Shantytown 2018: The invisible outcast

On Monday, Nov. 19, approximately 50 McNick seniors arrived back on campus around 5 p.m.  No, this was not to watch a basketball or volleyball game or attend a theatre performance; these seniors returned to participate in Shantytown.  This city-wide program, coordinated by the Greater Cincinnati Homeless Coalition, is designed to bring attention to the struggles and realities of homelessness while allowing students to stand in solidarity with those who do not have a place to call home.

These senior Service Club members began building makeshift shelters out of cardboard boxes, tarps and duct tape.  Some students collaborated and combined materials to make group shelters while others opted to go solo.  By the time the allotted 45 minutes to build was up, the lawn under the glass hallway had become McNick’s own shantytown.

As darkness fell and temperatures continued to drop, a cold misty rain descended upon the students and their newly built shelters.  There was no time to worry about the weather, though, as the students needed to obtain food for the night.  Each student was allotted $2 and 6 minutes to shop at the Mt. Washington Kroger.  On the rainy walk down Beechmont Avenue, most students latched onto groups and much like they did in the building of the shelters, pooled together their resources to squeeze the most out of what was available.  Chaos ensued as soon as students stepped foot in Kroger and there was a mad dash to find the best deals on bread, peanut butter, protein bars, fruit, lunch meat, and more.

Back on campus but still outside, students huddled together to enjoy the newly-purchased food while student leaders taught statistics on homelessness and poverty and briefly explained how these issues affect not only the nation but Cincinnati as well.  Society has developed apathetic attitudes towards the homeless crisis and often simply ignores the problem all together treating those who experience homelessness as outcasts.  As senior Shantytown leader Maggie Schoolfield said, “Don’t ignore the invisible.”

After the student leaders took their classmates through the initial exercises, Dr. Mark Mussman, Director of Education for the Greater Cincinnati Homeless Coalition, gave an insight on the work his organization does every day to combat this crisis.  Mussman then introduced Sam, a man who had experienced homelessness and climbed back out of it.  An emotional Sam courageously told his story of struggle and overcoming obstacles as students and teachers listened.  Senior Jill Tore said, “I liked Sam a lot.  He was inspiring and I felt like it took a lot out of him to open up to us.”

Following Sam’s touching personal testimony, students created a physical “web of homelessness” to show the complexity of the problems that can cause homelessness.  Homelessness disproportionately affects children and their educational opportunities as only 25% of students experiencing homelessness graduate high school.  Senior Daniel English responded to this discouraging statistic and said, “I’ve never lived a life without going to school or having the certainty of going to college.  There’s never been a doubt in my mind.  For some of these kids, it’s a dream just to graduate high school.”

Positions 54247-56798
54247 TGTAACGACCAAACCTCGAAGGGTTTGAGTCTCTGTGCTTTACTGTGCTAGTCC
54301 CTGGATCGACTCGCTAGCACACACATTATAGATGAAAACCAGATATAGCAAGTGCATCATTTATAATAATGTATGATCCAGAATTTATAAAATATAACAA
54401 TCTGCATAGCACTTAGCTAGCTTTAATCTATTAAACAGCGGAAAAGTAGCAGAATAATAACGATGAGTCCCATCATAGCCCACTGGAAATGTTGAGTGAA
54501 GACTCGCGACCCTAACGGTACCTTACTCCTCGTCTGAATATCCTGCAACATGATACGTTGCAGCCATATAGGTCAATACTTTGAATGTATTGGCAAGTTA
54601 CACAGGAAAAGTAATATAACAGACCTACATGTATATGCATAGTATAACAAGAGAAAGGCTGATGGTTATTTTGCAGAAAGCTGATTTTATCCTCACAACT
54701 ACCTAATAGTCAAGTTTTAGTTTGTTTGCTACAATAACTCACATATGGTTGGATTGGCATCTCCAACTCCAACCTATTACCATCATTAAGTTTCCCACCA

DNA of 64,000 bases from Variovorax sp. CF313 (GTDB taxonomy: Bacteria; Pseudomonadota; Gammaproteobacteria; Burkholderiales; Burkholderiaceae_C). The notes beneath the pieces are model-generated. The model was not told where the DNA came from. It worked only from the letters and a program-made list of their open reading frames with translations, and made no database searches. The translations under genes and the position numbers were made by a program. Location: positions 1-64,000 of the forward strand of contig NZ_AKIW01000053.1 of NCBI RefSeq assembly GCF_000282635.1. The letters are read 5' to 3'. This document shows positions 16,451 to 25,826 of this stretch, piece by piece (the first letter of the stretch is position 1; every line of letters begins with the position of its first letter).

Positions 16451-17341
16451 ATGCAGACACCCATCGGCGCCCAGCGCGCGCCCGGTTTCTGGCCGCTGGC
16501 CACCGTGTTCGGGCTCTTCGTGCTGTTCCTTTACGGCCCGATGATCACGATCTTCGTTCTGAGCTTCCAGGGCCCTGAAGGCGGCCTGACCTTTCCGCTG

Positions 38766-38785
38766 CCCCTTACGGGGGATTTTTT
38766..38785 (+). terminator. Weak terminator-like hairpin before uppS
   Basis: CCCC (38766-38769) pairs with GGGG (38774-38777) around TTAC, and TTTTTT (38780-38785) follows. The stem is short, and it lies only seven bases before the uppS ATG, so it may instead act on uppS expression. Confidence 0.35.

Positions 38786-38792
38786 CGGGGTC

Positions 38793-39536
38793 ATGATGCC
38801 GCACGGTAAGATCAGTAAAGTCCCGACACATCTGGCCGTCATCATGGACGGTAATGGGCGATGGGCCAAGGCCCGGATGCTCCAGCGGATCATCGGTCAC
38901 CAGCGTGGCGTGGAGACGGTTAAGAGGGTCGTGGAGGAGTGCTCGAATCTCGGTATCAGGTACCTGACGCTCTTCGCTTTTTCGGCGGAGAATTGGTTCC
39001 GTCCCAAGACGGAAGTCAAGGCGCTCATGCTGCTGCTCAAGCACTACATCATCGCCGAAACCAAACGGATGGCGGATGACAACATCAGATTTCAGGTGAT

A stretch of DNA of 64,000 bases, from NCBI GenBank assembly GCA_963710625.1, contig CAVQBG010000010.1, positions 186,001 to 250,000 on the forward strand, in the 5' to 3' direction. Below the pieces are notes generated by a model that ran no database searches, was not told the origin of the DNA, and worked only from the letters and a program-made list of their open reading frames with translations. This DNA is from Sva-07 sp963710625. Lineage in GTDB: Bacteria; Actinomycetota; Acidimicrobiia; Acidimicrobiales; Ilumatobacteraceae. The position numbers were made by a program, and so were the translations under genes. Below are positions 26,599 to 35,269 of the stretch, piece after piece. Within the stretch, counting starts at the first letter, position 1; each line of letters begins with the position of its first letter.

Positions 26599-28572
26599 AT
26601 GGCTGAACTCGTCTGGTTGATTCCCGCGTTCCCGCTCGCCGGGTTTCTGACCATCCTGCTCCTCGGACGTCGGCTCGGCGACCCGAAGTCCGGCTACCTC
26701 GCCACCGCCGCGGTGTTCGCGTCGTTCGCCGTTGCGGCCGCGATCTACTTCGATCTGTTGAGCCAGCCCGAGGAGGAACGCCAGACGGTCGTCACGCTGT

The average age of someone experiencing homelessness in America is only nine years old.  This reality struck a chord with many Shantytown participants including senior Jenah Farrell.  “It made me think of how a lot of people my own sister’s age don’t have a home.  She just turned 10,” Farrell said.

Teacher and Shantytown leader Teresa Davis discussed the importance of continuing the Shantytown tradition at McNick.  Davis said, “The line between our differences is so small… We have to meet people face to face… and love them where they are.  It was so important for Sam to tell his story in the way he did it and how he did it.  Listening to their stories makes that thin line even thinner.”

During a study hall in the cafeteria, many students used part of the time to take pieces of leftover cardboard that did not make it onto the shelters and write messages that called attention to the truths of the homeless crisis.

Senior Miranda Taylor wrote, “Not everyone who’s homeless is addicted.”

“Poverty is more expensive than being rich,” said senior Nick Russo.

Senior Kate Murray wrote, “Don’t assume.  Don’t judge.  Just HELP.”

Before the students retired for the night, they were given the option to sleep inside due to the near freezing temperatures and damp weather, and while some did need to sleep in the halls, many others were adamant in sticking it out despite the elements.

Seniors Nate Chambers, Adam Luckey, and Mark Dill were among those who elected to sleep in their cardboard shelters on the grass.

Chambers said, “I wanted to get the full experience.  After listening to the speaker (Sam) it wouldn’t be right (to sleep inside).”

Each person had a unique experience on the night of Shantytown.  Some struggled to find warmth in their boxes while others attempted to seal off all openings of their shelters to stay as dry as possible.  Many huddled together with friends and zipped sleeping bags tightly around themselves to hold in the heat.

Early the next morning, students dismantled the dwellings they had constructed only hours before and proceeded to go to take up their cardboard signs and greet students arriving for the school day outside the entrances.

 

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